BY DAVE PRICE
Daily Post Editor
My column today might seem too wonky, but please follow along. I’ve got an important point to make.
I think it’s safe to say that the Palo Alto school board and the district as a whole are trying to recover from several years of errors that have diminished the public’s trust.
The errors have been well documented — multimillion-dollar budget mistakes, the decision to allow a sex offender to return to Palo Alto High School and the subsequent coverup, failures to follow the Title IX law, blatant violations of the California Public Records Act and a proposed agreement to accept 30 cents on the dollar for educating students from tax-exempt Stanford properties (an agreement that was scuttled following public criticism).
With that abysmal record, you’d think the school board would be doing everything in its power to re-build public trust and welcoming the advice it gets from our well-informed community.
But on today’s (Sept. 10) school board agenda is a proposal to eliminate the “two meeting rule,” which requires the board to discuss a proposal at one meeting and then vote on it at a second meeting two weeks later. The board can bypass the rule, like if there’s an emergency situation, but this proposal would do away with the rule altogether.
Trustee Ken Dauber called for eliminating the two-meeting rule in his re-election campaign last year, pointing out that it can take a month to move forward with an agenda item. His goal is to have the board operate more efficiently. He called the two-meeting rule the “do everything twice rule.”
Four days warning
Without the two-meeting rule, proposals would surface on Fridays when the board’s agenda comes out and then the vote would take place on Tuesday, four days later. That doesn’t give the public much time to read, digest and respond to a proposal.
What happens now is that people learn that the board is considering a particular action based on news coverage or parent discussion of the first reading by the board. That gives interested individuals two weeks to contact the board with their opinions and prepare their arguments for the public hearing at the meeting when the final vote takes place.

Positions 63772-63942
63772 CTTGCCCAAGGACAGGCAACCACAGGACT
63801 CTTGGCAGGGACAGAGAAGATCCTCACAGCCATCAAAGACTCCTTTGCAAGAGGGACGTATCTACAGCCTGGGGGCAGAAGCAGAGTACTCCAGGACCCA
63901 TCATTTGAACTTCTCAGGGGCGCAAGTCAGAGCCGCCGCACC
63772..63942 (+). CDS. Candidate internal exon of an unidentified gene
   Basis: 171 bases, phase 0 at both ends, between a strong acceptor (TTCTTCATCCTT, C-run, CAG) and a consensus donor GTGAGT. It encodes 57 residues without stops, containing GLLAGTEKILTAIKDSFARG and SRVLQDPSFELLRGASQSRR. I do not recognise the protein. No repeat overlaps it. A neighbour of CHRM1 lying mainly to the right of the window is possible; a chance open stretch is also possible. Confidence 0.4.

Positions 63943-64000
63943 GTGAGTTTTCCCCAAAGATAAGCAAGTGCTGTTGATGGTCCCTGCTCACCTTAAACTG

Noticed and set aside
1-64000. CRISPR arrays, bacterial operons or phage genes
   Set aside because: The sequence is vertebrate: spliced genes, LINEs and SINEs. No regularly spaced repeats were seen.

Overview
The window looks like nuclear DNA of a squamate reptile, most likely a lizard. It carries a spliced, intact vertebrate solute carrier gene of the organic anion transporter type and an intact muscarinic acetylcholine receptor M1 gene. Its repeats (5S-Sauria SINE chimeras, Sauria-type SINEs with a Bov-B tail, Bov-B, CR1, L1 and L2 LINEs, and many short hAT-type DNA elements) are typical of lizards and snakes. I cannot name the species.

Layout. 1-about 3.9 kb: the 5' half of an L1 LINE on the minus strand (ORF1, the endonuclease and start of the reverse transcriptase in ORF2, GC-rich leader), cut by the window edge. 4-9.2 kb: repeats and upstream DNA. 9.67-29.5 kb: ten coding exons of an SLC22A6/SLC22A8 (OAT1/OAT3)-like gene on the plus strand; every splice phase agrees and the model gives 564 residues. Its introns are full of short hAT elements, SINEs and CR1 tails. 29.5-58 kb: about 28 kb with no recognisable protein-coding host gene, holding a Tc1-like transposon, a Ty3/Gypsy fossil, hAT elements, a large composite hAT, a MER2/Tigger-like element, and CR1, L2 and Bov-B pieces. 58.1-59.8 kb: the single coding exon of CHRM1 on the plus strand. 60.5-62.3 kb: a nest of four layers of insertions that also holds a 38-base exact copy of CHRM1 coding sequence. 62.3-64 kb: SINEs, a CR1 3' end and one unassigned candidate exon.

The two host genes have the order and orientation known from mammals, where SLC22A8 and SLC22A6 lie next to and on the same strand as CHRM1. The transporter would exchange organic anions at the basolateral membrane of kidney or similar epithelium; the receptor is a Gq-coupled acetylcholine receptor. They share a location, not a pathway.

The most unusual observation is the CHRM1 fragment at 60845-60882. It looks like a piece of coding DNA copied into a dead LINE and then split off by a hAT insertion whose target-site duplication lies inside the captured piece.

Between the first and second meetings, the superintendent can improve a proposal based on comments from the public or board. With one reading, that ability to improve a proposal is lost.
Eliminating the two-meeting rule also reduces the trustees’ opportunities to discuss the proposal with one another. The state law regarding government meetings, the Brown Act, prevents trustees from discussing issues with more than one other trustee between meetings. With the two-meeting rule, trustees can discuss the merits of a proposal with all of their colleagues at both meetings. Who knows, maybe one of them will persuade the others to change their vote on a proposal?
Such give-and-take between the trustees is less likely to happen with one meeting.
City Council’s two-meeting rule
The two-meeting rule isn’t unique to the Palo Alto school board. Chapter 2.04.270 (b) of the Palo Alto Municipal Code (see below) requires the Palo Alto City Council to hold two readings of a proposed ordinance, with certain exceptions like emergencies.
For efficiency’s sake, the Municipal Code says that second readings can be placed on the council’s consent calendar, when a number of non-controversial items can be voted upon at the same time. A majority of council members can remove any item from the consent calendar for debate and discussion, which frequently happens.
One advantage of the two-meeting rule is that it makes it more difficult for the superintendent to slip something by the public without a robust discussion. Often administrators don’t want any public debate, preferring a quick approval instead.
Given the district’s history, the board should be encouraging public participation, not squelching it. The board should always seek the advice of community members. Instead of sliding proposals by the public, the board should take a stand in favor of transparency and keep the two-meeting rule the way it is.
Editor Dave Price’s column appears on Mondays. His email address is firstname.lastname@example.org.
Text of Palo Alto Municipal Code Section 2.04.270 (b)
“(b) Second Reading of Ordinance. With the sole exception of ordinances which take effect upon adoption, no ordinance shall be passed by the council on the day of its introduction nor within ten days thereafter, nor at any other time than at a regular or special meeting. Ordinances presented to the council for second reading shall be agendized as consent items and may be removed for debate and discussion only upon a majority vote of the council members present and voting. This section shall not prevent council members from making short comments on consent items.”
How does this work? Here’s the agenda of the Aug. 5, 2019, Palo Alto City Council meeting. Note that items 6 and 9 are second readings.
Other cities have a policy of two readings. Here’s a Menlo Park City Council meeting agenda from Aug. 27, 2019. Note that item G1 is a second reading.
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